[extropy-chat] Space elevator numbers III

Jef Allbright jef at jefallbright.net
Fri Feb 16 20:20:15 UTC 2007

Keith Henson wrote:
> At 07:22 PM 2/16/2007 +0000, you wrote:
>> On 2/16/07, Jef Allbright wrote:
>>> Keith Henson wrote:
>>>> Anybody who can launch a ton of ball bearings can
>>>> launch a nuke which is much more likely to take it out.
>>>> But *why?
>>> Because such a structure represents a huge gradient of
>>> power, and nature abhors a gradient.
> Could you expand on this?  Perhaps putting it in
> evolutionary psychology terms?

Keith, I would be happy to expand on it, but that would require more
time than I can spend today.  I've already exceeded my self-imposed
quote for spending time on posting here and some other places this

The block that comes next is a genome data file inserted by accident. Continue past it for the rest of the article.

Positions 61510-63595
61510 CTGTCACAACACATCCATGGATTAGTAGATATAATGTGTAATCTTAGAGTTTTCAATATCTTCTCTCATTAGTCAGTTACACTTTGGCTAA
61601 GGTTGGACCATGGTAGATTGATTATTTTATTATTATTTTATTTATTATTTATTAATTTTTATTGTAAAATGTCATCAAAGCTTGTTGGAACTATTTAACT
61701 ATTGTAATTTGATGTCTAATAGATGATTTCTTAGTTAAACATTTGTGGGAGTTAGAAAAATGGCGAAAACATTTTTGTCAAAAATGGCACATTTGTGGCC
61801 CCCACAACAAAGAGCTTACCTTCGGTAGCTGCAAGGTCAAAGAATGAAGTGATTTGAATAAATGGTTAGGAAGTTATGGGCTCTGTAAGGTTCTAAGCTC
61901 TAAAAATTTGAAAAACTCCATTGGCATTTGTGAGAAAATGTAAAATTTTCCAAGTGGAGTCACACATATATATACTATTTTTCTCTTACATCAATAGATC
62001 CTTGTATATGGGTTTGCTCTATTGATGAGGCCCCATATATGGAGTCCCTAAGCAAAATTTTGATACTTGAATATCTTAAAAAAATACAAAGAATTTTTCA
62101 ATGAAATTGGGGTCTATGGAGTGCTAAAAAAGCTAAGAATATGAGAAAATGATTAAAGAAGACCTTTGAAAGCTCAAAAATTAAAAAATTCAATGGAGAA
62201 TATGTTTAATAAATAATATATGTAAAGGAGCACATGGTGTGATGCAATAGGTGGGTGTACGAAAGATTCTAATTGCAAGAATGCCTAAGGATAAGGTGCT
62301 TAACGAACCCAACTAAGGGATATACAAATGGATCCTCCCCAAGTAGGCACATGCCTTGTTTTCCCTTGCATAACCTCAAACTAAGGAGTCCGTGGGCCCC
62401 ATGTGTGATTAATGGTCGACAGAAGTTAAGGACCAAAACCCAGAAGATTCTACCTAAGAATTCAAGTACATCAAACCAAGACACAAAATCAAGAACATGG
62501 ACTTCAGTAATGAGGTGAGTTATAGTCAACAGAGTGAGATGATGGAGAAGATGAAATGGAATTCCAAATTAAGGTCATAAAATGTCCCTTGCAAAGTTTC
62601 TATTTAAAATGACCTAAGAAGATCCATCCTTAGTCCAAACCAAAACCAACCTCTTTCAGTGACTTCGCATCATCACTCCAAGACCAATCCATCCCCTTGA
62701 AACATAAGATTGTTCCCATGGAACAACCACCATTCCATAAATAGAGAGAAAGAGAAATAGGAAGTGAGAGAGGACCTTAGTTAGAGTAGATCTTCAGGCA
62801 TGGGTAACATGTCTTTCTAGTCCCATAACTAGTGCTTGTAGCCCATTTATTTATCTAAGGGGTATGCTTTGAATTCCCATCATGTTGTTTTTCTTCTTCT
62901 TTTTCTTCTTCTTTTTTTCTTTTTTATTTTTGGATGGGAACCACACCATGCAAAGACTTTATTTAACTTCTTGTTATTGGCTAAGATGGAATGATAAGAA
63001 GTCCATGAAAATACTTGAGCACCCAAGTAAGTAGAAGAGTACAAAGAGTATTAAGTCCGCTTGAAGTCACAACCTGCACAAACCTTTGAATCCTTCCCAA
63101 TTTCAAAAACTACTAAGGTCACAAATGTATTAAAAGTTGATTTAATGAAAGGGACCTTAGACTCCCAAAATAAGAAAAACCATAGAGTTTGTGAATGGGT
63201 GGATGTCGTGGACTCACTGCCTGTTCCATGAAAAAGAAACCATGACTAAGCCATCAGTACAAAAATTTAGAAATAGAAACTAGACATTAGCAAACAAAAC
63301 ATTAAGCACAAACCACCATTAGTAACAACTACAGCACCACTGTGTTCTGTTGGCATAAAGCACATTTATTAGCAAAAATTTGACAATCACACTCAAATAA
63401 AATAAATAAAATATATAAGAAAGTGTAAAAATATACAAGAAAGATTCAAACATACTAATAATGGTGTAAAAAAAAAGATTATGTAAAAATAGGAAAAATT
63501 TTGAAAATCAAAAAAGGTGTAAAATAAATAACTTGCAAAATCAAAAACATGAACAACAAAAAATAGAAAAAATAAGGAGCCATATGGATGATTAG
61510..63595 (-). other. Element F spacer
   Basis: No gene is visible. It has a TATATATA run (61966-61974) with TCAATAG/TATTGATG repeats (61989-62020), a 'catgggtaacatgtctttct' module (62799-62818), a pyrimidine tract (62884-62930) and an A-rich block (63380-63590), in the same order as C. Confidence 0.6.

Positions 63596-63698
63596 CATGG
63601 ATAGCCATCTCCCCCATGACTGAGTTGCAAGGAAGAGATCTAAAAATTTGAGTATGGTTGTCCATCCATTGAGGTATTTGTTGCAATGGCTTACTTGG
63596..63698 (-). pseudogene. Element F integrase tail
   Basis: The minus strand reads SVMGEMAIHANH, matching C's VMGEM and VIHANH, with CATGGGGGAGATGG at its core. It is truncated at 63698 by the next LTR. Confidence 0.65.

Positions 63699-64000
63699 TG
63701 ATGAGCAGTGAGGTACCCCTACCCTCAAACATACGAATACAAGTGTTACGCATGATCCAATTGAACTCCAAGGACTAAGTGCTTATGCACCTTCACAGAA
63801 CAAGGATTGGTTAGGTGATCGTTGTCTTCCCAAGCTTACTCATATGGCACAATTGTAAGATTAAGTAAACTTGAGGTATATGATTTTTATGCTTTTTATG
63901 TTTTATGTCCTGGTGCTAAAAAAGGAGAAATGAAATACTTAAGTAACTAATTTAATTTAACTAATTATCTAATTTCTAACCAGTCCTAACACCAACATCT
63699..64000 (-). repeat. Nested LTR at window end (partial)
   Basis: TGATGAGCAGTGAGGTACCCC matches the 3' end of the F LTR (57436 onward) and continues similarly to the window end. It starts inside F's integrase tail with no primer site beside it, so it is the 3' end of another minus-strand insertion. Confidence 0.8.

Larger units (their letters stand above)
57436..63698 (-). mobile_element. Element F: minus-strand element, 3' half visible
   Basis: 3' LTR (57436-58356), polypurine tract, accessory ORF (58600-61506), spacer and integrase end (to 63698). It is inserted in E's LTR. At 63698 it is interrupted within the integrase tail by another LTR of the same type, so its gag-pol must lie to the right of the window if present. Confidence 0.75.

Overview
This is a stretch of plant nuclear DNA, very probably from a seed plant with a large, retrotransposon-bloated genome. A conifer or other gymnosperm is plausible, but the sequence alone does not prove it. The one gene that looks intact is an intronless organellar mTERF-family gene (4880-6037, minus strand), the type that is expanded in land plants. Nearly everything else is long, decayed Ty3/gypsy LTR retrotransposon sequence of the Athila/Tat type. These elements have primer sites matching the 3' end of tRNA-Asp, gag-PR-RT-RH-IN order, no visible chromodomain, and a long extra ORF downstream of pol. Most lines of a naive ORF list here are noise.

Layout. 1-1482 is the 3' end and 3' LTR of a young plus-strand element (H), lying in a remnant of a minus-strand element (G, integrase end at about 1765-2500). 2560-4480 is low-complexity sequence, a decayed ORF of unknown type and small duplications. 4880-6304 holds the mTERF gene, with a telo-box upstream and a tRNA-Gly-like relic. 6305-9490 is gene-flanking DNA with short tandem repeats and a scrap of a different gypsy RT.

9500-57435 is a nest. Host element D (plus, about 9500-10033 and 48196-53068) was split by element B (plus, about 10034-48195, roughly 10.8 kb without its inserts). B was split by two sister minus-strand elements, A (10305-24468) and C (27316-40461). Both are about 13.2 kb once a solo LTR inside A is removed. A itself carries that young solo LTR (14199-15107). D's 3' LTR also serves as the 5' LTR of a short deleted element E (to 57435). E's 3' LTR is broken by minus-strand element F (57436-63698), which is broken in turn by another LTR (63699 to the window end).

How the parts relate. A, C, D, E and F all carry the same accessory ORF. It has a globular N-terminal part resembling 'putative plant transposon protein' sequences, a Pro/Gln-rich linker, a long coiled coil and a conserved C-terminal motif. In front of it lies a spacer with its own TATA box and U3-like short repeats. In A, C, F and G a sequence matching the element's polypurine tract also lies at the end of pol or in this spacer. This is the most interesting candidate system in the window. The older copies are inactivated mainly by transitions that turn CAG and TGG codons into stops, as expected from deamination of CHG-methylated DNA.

I see that you did grasp the meaning and intent of my comment and seem
to be looking for something more substantial to back it up.  Perhaps
Eugen or another of the big-picture systems thinkers on this list may
want to contribute to this, faster and better than I can.  If so, they
should feel free to do so.

In short, I remember when as a child I first read "Nature abhors a
vacuum" and I thought there was something profound about it, but not
profound enough.  I was trying to generalize to the idea that all action
is a result of difference of potential. Nowadays I tend to generalize
this all the way down to gradients of entropy.

So this can be seen as one of the general operating principles of the
universe, effective at all scales, from the cosmic to the social.  It's
built into our evolved psychology due to its general applicability to
all action and thus behavior, with the result at the cognitive level
that any perceived gradient creates intent to minimize the difference.
Of course, from the unbalanced context of self, that tends toward
actions that overshoot.

With your background in EP, I don't know that it makes sense for me to
develop this further or to dig up supporting examples for you.  Please
let me know your thoughts.

- Jef

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